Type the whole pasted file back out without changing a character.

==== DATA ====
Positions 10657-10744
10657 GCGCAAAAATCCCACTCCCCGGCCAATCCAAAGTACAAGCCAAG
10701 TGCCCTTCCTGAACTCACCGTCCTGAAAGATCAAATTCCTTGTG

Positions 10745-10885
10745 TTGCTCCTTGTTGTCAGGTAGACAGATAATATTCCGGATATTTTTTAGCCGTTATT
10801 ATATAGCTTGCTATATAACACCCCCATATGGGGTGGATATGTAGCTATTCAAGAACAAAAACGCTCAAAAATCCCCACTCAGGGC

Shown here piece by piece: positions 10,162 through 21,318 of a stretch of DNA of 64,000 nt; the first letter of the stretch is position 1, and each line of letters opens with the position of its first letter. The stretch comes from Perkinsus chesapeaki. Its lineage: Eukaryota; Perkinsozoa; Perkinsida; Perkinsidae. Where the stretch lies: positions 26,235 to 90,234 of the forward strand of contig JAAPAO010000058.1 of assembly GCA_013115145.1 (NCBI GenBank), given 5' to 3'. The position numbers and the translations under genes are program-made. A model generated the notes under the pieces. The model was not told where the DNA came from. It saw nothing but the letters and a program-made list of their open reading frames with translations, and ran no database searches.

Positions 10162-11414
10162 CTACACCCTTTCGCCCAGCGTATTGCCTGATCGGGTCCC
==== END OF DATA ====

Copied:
Positions 10657-10744
10657 GCGCAAAAATCCCACTCCCCGGCCAATCCAAAGTACAAGCCAAG
10701 TGCCCTTCCTGAACTCACCGTCCTGAAAGATCAAATTCCTTGTG

Positions 10745-10885
10745 TTGCTCCTTGTTGTCAGGTAGACAGATAATATTCCGGATATTTTTTAGCCGTTATT
10801 ATATAGCTTGCTATATAACACCCCCATATGGGGTGGATATGTAGCTATTCAAGAACAAAAACGCTCAAAAATCCCCACTCAGGGC

Shown here piece by piece: positions 10,162 through 21,318 of a stretch of DNA of 64,000 nt; the first letter of the stretch is position 1, and each line of letters opens with the position of its first letter. The stretch comes from Perkinsus chesapeaki. Its lineage: Eukaryota; Perkinsozoa; Perkinsida; Perkinsidae. Where the stretch lies: positions 26,235 to 90,234 of the forward strand of contig JAAPAO010000058.1 of assembly GCA_013115145.1 (NCBI GenBank), given 5' to 3'. The position numbers and the translations under genes are program-made. A model generated the notes under the pieces. The model was not told where the DNA came from. It saw nothing but the letters and a program-made list of their open reading frames with translations, and ran no database searches.

Positions 10162-11414
10162 CTACACCCTTTCGCCCAGCGTATTGCCTGATCGGGTCCC